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Property VAT: the option to tax explained

The VAT treatment of property can be challenging. Normally, supplies of land and buildings are exempt from VAT, however there are some exceptions to this.

In this article, Nottingham chartered accountants Clayton & Brewill explains the option to tax and the implications of this, as well as HMRC procedures for dealing with property VAT and how to avoid being caught out.

VAT for property

While land and buildings are usually exempt from VAT, the exceptions include the sale of new residential property (zero-rated) and the freehold sale of new commercial property less than three years old (standard-rated, 20%). In most other cases, when property is sold or rented, no VAT changes hands and the person making the supply is debarred from recovery of VAT on associated expenditure. Where this poses a significant business issue, the option to tax is sometimes useful.

What is the VAT option to tax?

The option to tax is just that – a choice. It effectively turns an exempt supply of property into a taxable supply. It applies to the sale or rent of commercial property, not to residential property. Opting to tax means you are then charge VAT at standard rate on any supplies you make of the opted property and can recover input tax incurred in making the supply.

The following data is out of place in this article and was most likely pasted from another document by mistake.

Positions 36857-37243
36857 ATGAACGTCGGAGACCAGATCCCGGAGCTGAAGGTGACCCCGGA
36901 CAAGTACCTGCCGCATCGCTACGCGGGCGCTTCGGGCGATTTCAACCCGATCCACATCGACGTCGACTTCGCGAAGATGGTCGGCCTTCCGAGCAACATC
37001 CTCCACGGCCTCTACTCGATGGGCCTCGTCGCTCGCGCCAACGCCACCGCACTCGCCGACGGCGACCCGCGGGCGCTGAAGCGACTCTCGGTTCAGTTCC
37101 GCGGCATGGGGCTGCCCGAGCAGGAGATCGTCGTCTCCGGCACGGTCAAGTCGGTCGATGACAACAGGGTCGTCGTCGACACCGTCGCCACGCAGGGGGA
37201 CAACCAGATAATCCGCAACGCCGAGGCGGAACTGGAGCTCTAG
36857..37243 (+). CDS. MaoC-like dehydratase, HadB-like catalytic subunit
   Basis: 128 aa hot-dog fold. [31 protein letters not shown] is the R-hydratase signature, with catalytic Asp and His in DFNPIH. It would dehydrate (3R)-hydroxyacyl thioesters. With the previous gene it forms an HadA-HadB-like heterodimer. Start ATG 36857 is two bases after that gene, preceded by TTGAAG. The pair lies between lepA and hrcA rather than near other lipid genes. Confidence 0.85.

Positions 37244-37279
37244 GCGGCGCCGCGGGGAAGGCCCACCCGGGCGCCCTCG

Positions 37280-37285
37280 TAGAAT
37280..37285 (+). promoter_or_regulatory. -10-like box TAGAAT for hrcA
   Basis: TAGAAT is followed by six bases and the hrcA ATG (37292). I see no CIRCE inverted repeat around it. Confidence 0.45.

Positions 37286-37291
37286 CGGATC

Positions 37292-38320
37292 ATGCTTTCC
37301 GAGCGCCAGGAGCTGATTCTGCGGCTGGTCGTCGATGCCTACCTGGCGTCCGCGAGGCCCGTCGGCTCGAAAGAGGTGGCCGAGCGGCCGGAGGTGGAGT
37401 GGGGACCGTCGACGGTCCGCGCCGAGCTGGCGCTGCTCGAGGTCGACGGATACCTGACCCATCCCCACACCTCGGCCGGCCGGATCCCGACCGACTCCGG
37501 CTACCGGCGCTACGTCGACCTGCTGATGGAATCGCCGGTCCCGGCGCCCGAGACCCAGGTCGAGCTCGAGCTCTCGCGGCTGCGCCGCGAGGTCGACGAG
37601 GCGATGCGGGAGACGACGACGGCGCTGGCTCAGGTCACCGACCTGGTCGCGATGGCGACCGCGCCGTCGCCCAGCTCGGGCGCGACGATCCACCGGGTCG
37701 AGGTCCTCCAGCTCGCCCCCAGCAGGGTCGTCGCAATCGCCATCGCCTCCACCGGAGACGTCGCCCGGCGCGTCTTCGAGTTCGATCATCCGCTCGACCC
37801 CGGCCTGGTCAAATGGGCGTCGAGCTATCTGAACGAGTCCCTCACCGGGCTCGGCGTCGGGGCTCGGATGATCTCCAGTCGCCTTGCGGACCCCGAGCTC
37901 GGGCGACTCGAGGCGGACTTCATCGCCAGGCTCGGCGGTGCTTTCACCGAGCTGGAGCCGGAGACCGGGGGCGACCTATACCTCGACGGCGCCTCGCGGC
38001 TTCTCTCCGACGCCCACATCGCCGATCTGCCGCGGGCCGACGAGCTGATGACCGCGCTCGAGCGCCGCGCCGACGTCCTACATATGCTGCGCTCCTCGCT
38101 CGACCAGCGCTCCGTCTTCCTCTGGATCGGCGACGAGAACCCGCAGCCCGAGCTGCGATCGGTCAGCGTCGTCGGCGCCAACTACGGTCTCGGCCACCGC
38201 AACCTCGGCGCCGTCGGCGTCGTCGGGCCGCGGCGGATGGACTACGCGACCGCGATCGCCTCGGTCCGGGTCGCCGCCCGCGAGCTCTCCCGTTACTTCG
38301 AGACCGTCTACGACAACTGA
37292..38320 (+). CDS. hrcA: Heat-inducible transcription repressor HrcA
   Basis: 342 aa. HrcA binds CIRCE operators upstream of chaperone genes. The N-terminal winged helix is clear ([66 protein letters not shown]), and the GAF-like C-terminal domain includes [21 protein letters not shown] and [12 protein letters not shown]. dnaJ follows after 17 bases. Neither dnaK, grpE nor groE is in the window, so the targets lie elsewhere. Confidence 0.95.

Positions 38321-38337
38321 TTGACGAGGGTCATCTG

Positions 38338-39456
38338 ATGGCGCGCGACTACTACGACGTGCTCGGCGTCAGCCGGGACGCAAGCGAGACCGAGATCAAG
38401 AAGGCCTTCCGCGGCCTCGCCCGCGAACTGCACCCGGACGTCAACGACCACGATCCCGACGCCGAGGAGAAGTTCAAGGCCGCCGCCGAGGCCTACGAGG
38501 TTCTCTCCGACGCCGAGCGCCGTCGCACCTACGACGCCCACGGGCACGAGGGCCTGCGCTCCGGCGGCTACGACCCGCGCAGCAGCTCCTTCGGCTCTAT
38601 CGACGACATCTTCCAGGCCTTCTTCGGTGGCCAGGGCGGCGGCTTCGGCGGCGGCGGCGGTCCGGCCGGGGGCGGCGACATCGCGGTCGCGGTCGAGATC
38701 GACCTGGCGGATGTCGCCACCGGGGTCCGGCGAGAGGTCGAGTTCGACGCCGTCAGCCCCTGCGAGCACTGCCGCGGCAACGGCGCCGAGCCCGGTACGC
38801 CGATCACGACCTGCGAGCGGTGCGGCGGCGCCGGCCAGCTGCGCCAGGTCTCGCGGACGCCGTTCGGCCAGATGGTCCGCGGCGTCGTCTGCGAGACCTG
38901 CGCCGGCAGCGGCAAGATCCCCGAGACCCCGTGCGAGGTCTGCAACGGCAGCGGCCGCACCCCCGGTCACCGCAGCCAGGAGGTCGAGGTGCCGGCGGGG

Buildings used for both commercial and residential purposes

Where supplies are both taxable and exempt, such as where a building is used for both commercial and residential purposes, recovery should be restricted to input tax relating to the taxable supply only. If you rent out a flat over a shop, for example, the rent you receive for the flat will still be exempt from VAT, even if you have an option to tax covering the building as a whole. This may affect the amount of input tax that can be reclaimed.

Implications of the option to tax

It’s a decision with long term implications. Though the option can be revoked, this can usually only be done after twenty years. There are commercial implications, too- opting to tax adds to the cost of your supply, possibly deterring clients unable to recover input tax.

Further along the line, you may need to factor in any interaction with the VAT Capital Goods Scheme and the interaction with Stamp Duty Land Tax on sale. Obtaining expert advice is therefore recommended before any decision is made.

Changes in procedures

HMRC has recently changed its administrative and confirmatory procedures where someone notifies it of the option to tax.

From 1 February 2023, the only acknowledgement it provides is an automated email response. This email becomes part of your VAT records and should be kept appropriately. Additionally, HMRC is no longer responding to requests to confirm the existence of an option to tax except where the effective opted date is likely to be more than six years ago, or in circumstances such as insolvency.

If you have any questions about the VAT option to tax and how it will affect you and your property, please don’t hesitate to get in touch. 

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